In the case of a configuration of the type mentioned in the introduction, the object is achieved according to the invention by the pull-up or pull-down devices connected between respective pads and the integrated circuit. The devices in each case hold the pads at a high or low potential by impressing a holding current, if contact has not been made with the associated pin during testing, with the result that activation of the circuit section connected to the pin is avoided.
The invention therefore takes a fundamentally different approach from that of the previous prior art. Instead of making further improvements to the tester itself or implementing measures which enable reliable contact to be made with the pins by the tester, the testing is undertaken by a pull-up or pull-down device incorporated in the integrated circuit. Thus, a pull-up device pulls up the potential at the pins with which contact has not been made, with the result that these pins, which are inherently active “low”, are no longer assessed as activated. Even if, therefore, contact has not been made with a number of pins in the tester, it is ensured that the potential of the pins is raised, so that the pins change from the activated state to the inactivate state during the test operation. In other words activation of the connected circuit is avoided. The pull-down device operates in a manner of “mirror-inverted” with respect to the pull-up device. It pulls the potential at a pad connected to a pin with which contact has not been made to a low value, thereby avoiding activation of the connected circuit, which is otherwise activated at a high potential.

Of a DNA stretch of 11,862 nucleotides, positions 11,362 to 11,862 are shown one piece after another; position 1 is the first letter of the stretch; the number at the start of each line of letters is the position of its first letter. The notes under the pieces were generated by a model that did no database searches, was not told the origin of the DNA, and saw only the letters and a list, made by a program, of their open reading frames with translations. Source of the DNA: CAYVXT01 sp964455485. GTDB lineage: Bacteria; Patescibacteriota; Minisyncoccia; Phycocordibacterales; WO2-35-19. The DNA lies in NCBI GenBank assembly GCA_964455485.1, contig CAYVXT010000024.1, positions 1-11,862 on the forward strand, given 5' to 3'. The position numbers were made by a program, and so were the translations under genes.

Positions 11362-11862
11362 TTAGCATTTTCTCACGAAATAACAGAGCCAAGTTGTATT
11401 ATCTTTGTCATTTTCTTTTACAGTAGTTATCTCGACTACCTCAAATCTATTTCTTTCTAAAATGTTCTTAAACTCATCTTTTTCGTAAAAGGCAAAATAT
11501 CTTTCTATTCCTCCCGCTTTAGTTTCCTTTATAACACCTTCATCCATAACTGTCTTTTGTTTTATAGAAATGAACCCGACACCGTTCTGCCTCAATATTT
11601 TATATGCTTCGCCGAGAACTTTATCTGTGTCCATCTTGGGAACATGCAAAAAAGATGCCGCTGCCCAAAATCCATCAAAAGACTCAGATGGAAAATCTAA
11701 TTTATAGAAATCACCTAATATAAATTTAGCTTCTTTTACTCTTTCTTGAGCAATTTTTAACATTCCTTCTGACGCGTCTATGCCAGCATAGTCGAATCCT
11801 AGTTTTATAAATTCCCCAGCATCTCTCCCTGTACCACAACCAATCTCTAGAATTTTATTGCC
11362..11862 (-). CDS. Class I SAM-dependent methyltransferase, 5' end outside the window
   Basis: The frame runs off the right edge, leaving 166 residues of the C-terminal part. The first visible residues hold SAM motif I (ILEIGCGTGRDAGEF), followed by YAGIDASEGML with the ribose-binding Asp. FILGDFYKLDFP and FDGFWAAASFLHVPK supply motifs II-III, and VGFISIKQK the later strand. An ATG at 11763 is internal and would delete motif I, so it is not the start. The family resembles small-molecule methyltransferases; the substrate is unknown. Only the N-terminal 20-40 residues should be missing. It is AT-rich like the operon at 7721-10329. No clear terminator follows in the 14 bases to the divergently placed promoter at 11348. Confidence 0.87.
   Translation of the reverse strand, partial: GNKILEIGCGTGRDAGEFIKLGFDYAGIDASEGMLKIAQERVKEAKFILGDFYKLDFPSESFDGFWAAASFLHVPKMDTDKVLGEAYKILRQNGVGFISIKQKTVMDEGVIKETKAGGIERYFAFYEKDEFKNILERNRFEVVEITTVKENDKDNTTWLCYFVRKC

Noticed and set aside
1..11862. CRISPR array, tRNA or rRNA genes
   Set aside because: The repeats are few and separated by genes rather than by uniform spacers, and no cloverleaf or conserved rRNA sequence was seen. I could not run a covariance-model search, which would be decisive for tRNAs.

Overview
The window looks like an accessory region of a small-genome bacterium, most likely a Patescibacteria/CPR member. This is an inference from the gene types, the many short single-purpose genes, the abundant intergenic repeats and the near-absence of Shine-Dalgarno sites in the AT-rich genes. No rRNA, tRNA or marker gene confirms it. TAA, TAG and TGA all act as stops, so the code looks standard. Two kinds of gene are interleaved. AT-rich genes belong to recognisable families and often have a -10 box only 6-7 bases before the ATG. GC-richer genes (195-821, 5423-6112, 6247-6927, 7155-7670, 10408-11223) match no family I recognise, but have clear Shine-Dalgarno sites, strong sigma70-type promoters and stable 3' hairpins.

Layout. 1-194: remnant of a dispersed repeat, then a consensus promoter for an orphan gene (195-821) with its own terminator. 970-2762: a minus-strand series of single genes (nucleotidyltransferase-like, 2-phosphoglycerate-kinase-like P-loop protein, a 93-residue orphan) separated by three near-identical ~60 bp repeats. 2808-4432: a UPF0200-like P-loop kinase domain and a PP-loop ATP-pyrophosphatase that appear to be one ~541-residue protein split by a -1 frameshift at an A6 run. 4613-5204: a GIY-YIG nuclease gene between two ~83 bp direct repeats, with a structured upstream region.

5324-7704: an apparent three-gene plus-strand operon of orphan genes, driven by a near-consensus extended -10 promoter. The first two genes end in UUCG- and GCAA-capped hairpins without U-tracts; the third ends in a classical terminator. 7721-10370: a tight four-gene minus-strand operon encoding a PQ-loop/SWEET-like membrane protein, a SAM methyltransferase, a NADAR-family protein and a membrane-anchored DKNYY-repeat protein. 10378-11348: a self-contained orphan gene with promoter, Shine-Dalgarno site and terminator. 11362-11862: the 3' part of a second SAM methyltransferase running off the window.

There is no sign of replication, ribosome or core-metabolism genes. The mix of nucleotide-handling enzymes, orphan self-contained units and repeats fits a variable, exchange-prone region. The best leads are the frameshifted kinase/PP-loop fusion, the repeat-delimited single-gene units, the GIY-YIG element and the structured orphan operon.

Modules in which pads connected to pins with which contact has not been made are held at a high or low potential by the pull-up or pull-down device are straightforwardly identified as “fail” in the tester, so that the quality of the pass modules is reliably ensured.
As is known, the input leakage specification (input leakage current specification) of module inputs is very narrow and is currently in the region of ±1 μA in the case of SDRAMs compared with ±10 μA in the case of standard EDO DRAMs. A “bleeder” at each input pad is virtually impossible therefore, because the maximum leakage currents tolerated by customers is in the region of 10 nA. Therefore, the pull-up or pull-down device is in a first active state during the test mode or burn-in mode and/or during the switch-on phase of the module. The current capacity of the device is chosen to be large enough that undesired switching of input circuits which are connected to the relevant pad and with which contact has not been made is reliably avoided, but without the function of the module being disrupted. During normal operation, the pull-up or pull-down device is either completely switched off or in a second active state, its current capacity being lower than in the first state and being dimensioned in such a way that the normal function of the module is not adversely affected and, in a computer system, the sum of the input leakage currents does not exceed a tenable amount.